torsdag 21 april 2011
The Stomach Channel in Chinese medicine and post-birth qi: how we get energy to live after we´re one year old
Well, god knows how we do that, really, given the stresses life can bring with it. But in Chinese medical view, there are two main different types of energy that powers living beings: xiantianqi and houtianqi, pre-heaven energy and post-heaven energy.
The stomach is much more important in China than in the West. This is not unique to the Chinese, it´s simply a reflection of a society were food is scarce and starvation a real possibility. The Stomach becomes crucial, something reflected in the old Chinese greeting which used to be ”Ni chi fan le ma?” - have you eaten? In the 19th century, due to Western traders, ”How are you?” came into the Chinese language instead in the phrase of ”Ni hao.” These days in the West, most have forgotten what it is like to constantly worry about getting food (interestingly, the Earth element that the Stomach and Spleen links to, has worry as a pathological emotional state). Everything in us is full, all the time, we can buy whatever we like in the store and the risk of a famine is as real as a science fiction series on TV. Due to this, most people have shi, problems of excess energy, in the West, while most people in China and developing countries often have a high frequency of xu, problems of emptiness or deficiency.
Daoism and Chinese medicine both see that up to the age of about one-and-a-half we use xiantianqi, pre-heaven energy, where we take in nourishment from the outside in a small way but keep on charging energy from the universe like we did in the womb. Once that age is past, we go into houtianqi, the energy of post-heaven, where we get nourishment and energy from three things: 1) food, 2) rest, 3) air. Long-term Daoist qigong- and meditation-practice will change this and slowly relink a person to the pre-heaven qi over work of many decades of training, while continously upgrading and refining our post-heaven qi and its ability to work in our body and life.
The Stomach is seen as the most important pivot for this, as it brings in crucial nourishment through food. It is seen as transforming food into guqi, ”grain energy” that nourishes our body. The Stomach is paired with the Spleen in the Earth Element, and they together are responsible for ”ripening and rotting” food while transforming some of it into pure qi that will work in our body. There is a long sequence of organs involved in distilling and refining this food qi to usable qi in the body, while the simultaneous western view of food disgestion takes place. Both exist simultaneously.
The Earth Element is also the Element that integrates things on all levels, all the way from our life to our ideas to information we get. It is the one Element that is destroyed the most in the lifestyle of the industrialized West. It is the Element that integrates the other four. In older Chinese drawings, sculptures or incense burners, the five were often depicted with Earth in the middle and the other four around it.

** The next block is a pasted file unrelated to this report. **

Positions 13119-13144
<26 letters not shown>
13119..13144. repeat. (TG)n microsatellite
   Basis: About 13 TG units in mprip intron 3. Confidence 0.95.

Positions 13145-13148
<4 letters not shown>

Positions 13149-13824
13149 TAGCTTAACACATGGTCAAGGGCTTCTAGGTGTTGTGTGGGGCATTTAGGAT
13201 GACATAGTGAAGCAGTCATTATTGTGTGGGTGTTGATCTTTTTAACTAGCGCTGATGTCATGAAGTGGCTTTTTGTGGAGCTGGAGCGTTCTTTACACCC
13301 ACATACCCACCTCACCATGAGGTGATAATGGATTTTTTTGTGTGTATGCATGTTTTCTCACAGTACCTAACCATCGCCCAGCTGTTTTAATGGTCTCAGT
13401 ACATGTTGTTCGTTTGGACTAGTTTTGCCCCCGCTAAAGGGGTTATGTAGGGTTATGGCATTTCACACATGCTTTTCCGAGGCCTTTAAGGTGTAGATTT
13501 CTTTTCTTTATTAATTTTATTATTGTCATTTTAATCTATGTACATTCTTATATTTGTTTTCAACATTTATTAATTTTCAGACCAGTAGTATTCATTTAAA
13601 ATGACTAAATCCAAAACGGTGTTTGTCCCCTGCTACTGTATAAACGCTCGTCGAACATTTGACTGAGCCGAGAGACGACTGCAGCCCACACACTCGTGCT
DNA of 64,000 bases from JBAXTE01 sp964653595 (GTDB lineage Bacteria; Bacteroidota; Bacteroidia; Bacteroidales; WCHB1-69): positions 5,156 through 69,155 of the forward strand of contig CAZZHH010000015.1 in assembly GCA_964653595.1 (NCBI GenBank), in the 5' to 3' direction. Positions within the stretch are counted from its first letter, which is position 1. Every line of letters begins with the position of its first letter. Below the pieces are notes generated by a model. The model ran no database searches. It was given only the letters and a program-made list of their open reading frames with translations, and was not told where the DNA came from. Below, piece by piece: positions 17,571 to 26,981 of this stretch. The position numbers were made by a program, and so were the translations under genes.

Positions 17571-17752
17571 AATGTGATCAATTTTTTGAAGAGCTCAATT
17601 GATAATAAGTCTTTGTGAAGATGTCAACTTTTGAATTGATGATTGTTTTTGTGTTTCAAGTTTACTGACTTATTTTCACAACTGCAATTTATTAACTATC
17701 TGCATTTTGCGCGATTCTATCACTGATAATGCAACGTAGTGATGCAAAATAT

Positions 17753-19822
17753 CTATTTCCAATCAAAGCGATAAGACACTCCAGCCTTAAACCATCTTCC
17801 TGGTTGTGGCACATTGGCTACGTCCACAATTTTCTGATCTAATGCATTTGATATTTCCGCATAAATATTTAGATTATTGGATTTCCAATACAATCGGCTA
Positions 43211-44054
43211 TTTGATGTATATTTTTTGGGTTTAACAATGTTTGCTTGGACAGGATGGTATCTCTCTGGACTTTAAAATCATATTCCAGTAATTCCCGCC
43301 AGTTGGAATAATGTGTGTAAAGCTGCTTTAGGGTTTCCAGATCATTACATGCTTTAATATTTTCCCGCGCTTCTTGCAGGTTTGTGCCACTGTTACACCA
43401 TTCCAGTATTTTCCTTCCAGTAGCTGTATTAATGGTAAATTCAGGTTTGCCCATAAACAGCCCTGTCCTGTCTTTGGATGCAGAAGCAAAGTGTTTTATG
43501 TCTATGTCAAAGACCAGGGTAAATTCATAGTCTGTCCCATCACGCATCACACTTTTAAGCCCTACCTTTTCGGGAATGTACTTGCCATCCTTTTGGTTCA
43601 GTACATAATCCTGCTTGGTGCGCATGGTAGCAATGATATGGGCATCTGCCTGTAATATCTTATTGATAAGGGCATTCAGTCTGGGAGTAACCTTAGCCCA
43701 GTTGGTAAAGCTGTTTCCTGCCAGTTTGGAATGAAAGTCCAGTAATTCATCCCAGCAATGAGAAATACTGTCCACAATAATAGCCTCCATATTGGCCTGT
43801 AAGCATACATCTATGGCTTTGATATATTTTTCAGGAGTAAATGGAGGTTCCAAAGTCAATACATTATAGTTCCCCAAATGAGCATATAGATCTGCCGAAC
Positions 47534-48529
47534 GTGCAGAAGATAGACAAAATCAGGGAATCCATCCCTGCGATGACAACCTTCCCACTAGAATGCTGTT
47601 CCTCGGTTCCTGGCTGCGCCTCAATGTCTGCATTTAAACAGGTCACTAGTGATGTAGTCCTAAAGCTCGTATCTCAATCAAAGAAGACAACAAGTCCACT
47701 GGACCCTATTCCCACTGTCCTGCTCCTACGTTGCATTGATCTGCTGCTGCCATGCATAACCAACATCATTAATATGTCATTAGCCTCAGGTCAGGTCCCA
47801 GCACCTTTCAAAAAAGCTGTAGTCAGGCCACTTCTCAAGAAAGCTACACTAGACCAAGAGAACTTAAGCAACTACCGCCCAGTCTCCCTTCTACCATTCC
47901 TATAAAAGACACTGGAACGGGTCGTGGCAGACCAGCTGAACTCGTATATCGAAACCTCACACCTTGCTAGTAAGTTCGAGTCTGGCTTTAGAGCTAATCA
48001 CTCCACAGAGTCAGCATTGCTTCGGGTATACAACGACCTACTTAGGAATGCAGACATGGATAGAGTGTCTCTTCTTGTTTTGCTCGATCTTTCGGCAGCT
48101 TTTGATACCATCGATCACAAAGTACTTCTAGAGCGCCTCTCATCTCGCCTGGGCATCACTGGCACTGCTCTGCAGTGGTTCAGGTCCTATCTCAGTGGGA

The ability of the Stomach to digest food is very important. If the system is unbalanced, the body will not properly digest the food coming in and the person will become sluggish, with too little heat inside to transform food and move the body. This is often a problem with the Earth element itself, a yin problem. A yang problem would be too fast metabolic rate and no interest in food, where food is only fuel to move the organism. To the first person, food would not be particularly interesting, and they would eat very little but prefer sweets or carbs if they can. To the second one, food will be important to eat but won´t really taste much – it´s just fuel, something that has to be eaten. If the Earth element works well, the Chinese medical classics say ”You taste the five flavours” - that is, you truly taste and enjoy the food you eat, feeling each nuance of flavour clearly and savouring them.
In the Five Element cycle Fire releases into Earth like summer into indian summer. Earth opens into Metal, like indian summer opens into autumn.
Linking to the channels in the body, what is called interior-exterior paired channels, the Spleen is linked to the Lung channel, while the Stomach is linked to the Large Intestine channel. Spleen and Stomach is part of the Earth element, Lung and Large Intestine is part of the Metal element. This relationship is also seen between Earth and Metal, in that Earth is seen as creating the zhengqi, the Upright Qi, our ability to remain upright and straight and simply work or walk without becoming tired. If this fails to work well with Metal, which is linked to our spine and lungs, our spine will slumping, weaker, and tired.
The energy of the Stomach, Spleen and Earth element grounds us, integrates our life, puts both feet on the ground and keeps us centered. When in balance, it nourishes freely and gently, and lets us enjoy our earthly existence while we are here.